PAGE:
Congress revamps program to study, label children's drugs
Monday, January 28th 2002, 12:00 am
News On 6
WASHINGTON (AP) _ Rontrell Windham underwent a kidney transplant at an Ohio hospital and was sent home five days later with a drug designed to keep his body from rejecting the new organ.
The 11-year-old was instructed to take one pill twice a day.
Rontrell is much younger than the majority of patients with end-stage renal disease or the 370,000 Americans living with dialysis or transplanted kidneys. Still, he received the same dosage given to adults.
In the past, doctors for the 5 percent of kidney transplant recipients who are children, like Rontrell, would have had to use body weight as their guide to calculate the proper dosage.
Now, incentives given by Congress to drug companies have prompted them to study finer measures for proper pediatric dosages for prescription medication.
Congress last month approved an updated version of the program, allowing it to expand and continue five more years.
``If the typical adult takes two milligrams and Rontrell is half the size of an adult, we would have estimated that he would need one milligram,'' said his doctor, John D. Mahan of Columbus Children's Hospital.
But early pediatric drug tests showed children need an even lower dose than that to avoid serious complications such as infection and bleeding, Mahan said.
``There's just no way we could have known that,'' Mahan said.
Rontrell is participating in a three-year drug trial to determine the drug's best use for children.
The Best Pharmaceuticals for Children Act was sponsored by Sens. Mike DeWine, R-Ohio, and Christopher Dodd, D-Conn., in 1997. It allows the Food and Drug Administration to extend lucrative brand-name patents for six months to companies that conduct FDA-approved research on children.
The FDA says drug companies have proposed 469 studies for children's drugs since 1997, compared with 11 studies conducted in the previous six years. Pediatric information is now being added to the labels of at least 28 products, including medications to treat HIV and AIDS, diabetes, pain and asthma.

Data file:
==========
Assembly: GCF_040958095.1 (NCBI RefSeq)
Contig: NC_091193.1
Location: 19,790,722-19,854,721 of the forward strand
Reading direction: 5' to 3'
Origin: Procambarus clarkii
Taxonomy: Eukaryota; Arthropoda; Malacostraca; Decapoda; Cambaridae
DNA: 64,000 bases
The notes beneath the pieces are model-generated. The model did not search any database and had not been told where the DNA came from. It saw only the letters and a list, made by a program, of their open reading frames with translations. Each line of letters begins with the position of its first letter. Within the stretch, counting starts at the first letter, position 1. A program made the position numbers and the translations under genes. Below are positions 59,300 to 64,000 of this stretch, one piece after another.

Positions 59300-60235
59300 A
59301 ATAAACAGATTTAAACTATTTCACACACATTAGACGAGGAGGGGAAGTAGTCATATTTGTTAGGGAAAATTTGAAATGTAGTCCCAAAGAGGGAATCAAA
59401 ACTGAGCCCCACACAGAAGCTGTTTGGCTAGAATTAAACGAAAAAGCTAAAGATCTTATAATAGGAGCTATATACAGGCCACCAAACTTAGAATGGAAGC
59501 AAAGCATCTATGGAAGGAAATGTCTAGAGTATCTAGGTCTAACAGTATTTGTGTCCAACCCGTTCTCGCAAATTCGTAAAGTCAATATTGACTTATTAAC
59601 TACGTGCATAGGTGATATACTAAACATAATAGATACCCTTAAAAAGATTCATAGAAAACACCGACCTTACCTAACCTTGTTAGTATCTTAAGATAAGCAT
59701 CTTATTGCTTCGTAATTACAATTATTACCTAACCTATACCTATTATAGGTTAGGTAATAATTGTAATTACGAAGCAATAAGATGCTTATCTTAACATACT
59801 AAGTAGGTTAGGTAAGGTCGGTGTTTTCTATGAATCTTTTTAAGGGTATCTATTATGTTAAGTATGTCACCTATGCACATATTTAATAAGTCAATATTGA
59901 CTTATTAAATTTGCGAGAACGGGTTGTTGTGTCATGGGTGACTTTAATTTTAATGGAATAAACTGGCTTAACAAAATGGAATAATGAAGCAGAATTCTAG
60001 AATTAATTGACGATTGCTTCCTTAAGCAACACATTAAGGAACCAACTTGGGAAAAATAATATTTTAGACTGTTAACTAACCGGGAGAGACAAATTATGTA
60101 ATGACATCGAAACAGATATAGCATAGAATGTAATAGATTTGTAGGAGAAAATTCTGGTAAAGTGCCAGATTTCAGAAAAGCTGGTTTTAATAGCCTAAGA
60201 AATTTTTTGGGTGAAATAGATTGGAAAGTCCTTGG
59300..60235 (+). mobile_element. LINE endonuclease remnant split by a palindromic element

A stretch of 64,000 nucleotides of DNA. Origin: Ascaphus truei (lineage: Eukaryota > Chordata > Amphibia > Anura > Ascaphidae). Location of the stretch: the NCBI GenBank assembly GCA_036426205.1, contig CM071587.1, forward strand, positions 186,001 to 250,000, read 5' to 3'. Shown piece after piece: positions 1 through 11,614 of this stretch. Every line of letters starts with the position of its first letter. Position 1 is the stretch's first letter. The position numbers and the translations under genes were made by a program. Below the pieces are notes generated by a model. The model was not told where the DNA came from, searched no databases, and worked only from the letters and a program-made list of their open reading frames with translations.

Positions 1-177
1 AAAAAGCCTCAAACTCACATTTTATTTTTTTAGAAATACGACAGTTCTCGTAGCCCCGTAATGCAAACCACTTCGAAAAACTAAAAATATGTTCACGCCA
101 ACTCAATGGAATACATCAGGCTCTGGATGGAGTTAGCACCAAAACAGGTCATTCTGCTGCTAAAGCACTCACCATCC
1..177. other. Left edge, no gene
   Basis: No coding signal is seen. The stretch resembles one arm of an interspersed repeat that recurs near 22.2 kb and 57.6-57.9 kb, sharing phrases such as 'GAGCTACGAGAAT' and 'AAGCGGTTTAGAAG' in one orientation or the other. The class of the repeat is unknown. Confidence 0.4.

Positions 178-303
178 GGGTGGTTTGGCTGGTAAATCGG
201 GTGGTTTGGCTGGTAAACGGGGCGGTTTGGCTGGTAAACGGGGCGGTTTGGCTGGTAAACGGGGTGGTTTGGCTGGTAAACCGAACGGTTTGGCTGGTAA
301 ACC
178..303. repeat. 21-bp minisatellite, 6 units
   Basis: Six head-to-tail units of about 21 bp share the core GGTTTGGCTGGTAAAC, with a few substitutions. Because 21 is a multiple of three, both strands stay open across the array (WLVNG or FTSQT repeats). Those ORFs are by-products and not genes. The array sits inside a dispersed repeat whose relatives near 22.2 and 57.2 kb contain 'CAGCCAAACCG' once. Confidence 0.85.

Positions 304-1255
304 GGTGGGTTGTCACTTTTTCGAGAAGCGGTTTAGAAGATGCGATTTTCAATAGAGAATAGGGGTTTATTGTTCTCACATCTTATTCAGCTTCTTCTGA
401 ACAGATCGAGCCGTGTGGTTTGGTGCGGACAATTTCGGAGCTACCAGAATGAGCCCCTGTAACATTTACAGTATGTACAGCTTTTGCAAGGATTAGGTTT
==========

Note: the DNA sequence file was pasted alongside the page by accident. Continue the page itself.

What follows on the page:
``What parents don't realize is that before this act was passed, more than 80 percent of the drugs we used on children were never studied for children,'' Mahan said.
Children were underdosed, overdosed and put at risk for a host of harmful side effects.
``It's not just a matter of following a children's weight,'' said DeWine, who has eight children and six grandchildren. ``Things are different with kids. Unless you do the testing, you just don't know.''
The latest bill directs the FDA to establish the Office of Pediatric Therapeutics to coordinate children's drug tests and oversee the safety of children used in clinical trials.
It also calls for $200 million to be set aside to pay companies selected by the FDA to research certain established drugs that already have exceeded their patent.
Drug testing on adults began in the 1970s. Before that, much of the pharmaceutical industry's clinical studies were conducted on animals.
Testing children wasn't considered an option, said Dr. Philip D. Walson.
Besides the ethical concerns about using children as subjects, such studies are less cost-effective because far fewer children than adults consume prescription medicines, said Walson, a pediatrician at Cincinnati Children's Hospital Medical Center.
``But we live in a system where (pediatric testing) won't happen unless there is an incentive,'' he said.
Critics argue the program has provided a windfall to the pharmaceutical industry at the expense of ordinary Americans. Longer patents postpone the introduction of lower-priced generics.
Supporters said parents and grandparents would not begrudge paying more for an extra six months if they knew it would ensure children receive the right dosages.